Yuan Goang-Ming
Everyday Maneuver, 2018
Single-channel video

News report I: World War III? Japanese tourists alarmed by Wanan Air Raid Drill in Taipei. (March 17, 2015)

News report II: Wanan Air Raid Drill No. 39 took place yesterday (April 21, 2016) in Kaohsiung, where streets were evacuated. A dinosaur was surprisingly spotted standing in the middle of the street. It turned out to be a man in a dinosaur suit who claimed he did it out of fun.

Tracing its inception to 1978, the annual Wanan Air Raid Drill has been effective in Taiwan, including Penghu, Kinmen, and Matsu Islands. Despite the lifting of martial law in 1987, the drill continues to take place in cities around Taiwan every spring. The primary purpose of the drill is to reduce air raid damage if enemy strikes. It also serves as a reminder that the threat still lurks across the strait. This everydayness of warfare conjures a ghost city in modern-day Taiwan that becomes the perfect selfie spot for Taiwanese young people.

This video work documents the day of the drill between 1:30 p.m.–2:00 p.m., using drones to film the five main streets in Taipei, from directly above and the bird’s-eye view angle. The five shots intertwine to form a short film where the camera moves in a straight line, as if scanning the urban landscape in surveillance. The hustle and bustle of Taipei comes to a halt the moment the air raid sirens sound over the city, thousands of vehicles parked silently along the roads. This surrealist spectacle morphs into a bewilderingly real part of Taipei’s cityscape.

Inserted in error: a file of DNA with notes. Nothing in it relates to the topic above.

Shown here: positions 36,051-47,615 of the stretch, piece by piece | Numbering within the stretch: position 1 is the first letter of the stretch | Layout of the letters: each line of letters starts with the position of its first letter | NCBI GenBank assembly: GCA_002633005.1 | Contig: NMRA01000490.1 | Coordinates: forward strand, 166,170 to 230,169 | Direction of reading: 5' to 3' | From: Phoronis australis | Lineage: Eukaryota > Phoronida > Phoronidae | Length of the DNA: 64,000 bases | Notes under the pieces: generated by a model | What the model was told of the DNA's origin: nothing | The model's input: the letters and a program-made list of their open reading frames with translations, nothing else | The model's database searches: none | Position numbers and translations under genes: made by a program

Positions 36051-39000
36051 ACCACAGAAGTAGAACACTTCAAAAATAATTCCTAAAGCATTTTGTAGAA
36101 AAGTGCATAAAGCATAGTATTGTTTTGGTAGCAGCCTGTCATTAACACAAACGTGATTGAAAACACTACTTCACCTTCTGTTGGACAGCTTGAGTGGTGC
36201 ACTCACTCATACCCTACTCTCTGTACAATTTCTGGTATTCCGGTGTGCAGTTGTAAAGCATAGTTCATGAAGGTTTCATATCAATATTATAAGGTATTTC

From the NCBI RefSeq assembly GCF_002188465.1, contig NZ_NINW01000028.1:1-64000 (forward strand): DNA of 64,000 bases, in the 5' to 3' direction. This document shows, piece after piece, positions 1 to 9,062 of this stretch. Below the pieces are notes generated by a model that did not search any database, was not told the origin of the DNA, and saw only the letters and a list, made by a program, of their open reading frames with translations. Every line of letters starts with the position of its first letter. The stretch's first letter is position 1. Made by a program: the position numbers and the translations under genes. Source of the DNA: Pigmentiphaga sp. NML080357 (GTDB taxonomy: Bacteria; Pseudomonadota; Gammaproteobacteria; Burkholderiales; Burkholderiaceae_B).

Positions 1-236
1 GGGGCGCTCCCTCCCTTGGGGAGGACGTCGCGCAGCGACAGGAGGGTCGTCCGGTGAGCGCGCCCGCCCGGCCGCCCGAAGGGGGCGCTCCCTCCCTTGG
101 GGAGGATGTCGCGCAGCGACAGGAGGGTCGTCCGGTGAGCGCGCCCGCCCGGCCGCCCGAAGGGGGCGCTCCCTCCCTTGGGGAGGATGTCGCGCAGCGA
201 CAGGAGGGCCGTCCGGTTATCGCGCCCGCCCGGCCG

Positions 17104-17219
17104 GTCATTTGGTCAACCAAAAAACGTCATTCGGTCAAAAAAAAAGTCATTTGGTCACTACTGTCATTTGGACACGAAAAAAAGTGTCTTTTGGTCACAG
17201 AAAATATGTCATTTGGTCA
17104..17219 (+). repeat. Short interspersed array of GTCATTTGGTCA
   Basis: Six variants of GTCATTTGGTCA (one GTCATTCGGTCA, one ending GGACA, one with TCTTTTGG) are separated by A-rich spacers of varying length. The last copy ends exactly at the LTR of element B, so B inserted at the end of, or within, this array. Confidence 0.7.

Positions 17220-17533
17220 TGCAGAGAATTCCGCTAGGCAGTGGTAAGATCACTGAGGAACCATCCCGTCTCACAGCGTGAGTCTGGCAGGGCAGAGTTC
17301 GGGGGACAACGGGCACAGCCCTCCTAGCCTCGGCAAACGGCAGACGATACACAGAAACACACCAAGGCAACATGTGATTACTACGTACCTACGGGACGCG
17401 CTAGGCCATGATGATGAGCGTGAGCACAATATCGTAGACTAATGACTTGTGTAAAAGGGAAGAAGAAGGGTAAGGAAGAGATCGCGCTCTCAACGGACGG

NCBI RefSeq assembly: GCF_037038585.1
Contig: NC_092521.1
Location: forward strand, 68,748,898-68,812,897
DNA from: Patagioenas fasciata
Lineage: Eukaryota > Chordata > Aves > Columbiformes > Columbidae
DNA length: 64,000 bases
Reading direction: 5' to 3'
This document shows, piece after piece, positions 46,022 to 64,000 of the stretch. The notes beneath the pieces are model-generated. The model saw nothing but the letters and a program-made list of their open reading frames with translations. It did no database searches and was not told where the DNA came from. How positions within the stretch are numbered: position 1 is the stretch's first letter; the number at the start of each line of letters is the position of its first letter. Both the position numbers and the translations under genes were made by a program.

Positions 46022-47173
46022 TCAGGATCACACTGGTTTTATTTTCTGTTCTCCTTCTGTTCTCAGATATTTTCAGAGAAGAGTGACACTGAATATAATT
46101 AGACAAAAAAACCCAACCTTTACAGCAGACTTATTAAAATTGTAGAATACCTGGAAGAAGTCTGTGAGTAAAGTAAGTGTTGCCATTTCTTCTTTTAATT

A pioneer of video art in Taiwan, Yuan Goang-Ming has worked with video since 1984, and is now one of the foremost Taiwanese artists active in the international media art circle. He received a master’s degree in media art from the Academy of Design, Karlsruhe Germany (1997), and currently holds a post as professor of the new media art department of the Taipei National University of the Arts. Combining symbolic metaphors with technological media, his work expresses the state of contemporary existence, while exploring the human mind and consciousness. He received the 13th Hsiung-Shih Art Award for the Best New Artist for his video and sculptural work Out of Position (1987) when he was still in art school in 1988. In 1992, his work Fish on a Dish garnered great acclaim in the Taiwanese art circle, and received the First Prize of the Taipei County Arts Award, while The Reason for Insomnia (1998) received the Jury Prize of the 1st Digital Art Festival. His “City Disqualified” series (2002) holds an important place in the history of Taiwanese contemporary media art. Disappearing Landscape (2007) heralded a new approach to the moving image, combining video art and cinema, displaying the fascinating, theatrical everyday in three-channel video installations. The 2011 exhibition Before Memory continues his exploration of the idea of “home” and expands such exploration into ruins and nature, in a diverse array of large-scale installations about time and memory, the body and perception. His 2014 solo exhibition An Uncanny Tomorrow questions the environment we inhabit in a globalized context, pondering the anxieties and apprehensions of modern people. This exhibition received the Exhibition of the Year of the 13th Taishin Arts Award. The 2018 solo exhibition Tomorrowland pivots around the idea that home in the future is no longer solid. The works are centered on the normalization and everydayness of warfare, embodying modern-day existence and human despair. The exhibition traveled to the Hayward Gallery in London in 2018. Yuan has participated in various exhibitions across Asia, Europe, and America. Among these include: Aichi Triennale (2019); Beyond Bliss: Bangkok Art Biennale (2018); Biennale de Lyon: La Vie Moderne, France (2015); Fukuoka Asian Art Triennale, Japan (2014); the 7th Asia Pacific Triennial of Contemporary Art, Australia (2012); Singapore Biennale (2008); Liverpool Biennial, U.K. (2004); Auckland Triennial, New Zealand (2004); Taiwan Pavilion at the 50th Venice Biennale, Italy (2003); the 2nd Seoul International Media Art Biennale, Korea (2002); 010101: Art in Technological Times, San Francisco Museum of Modern Art, U.S. (2001); ICC Biennial, Japan (1997), and Taipei Biennial, Taiwan (2002,1998, 1996). His work is housed in public and private collections of art museums and institutions at home and abroad. He has also been on the Collections Committee of the Taipei Fine Arts Museum, and a juror of the Taipei Art Award, Taipei County Arts Award, Public Art, Venice Biennale (Taiwan Pavilion), and Asia Society Arts Award in the United States.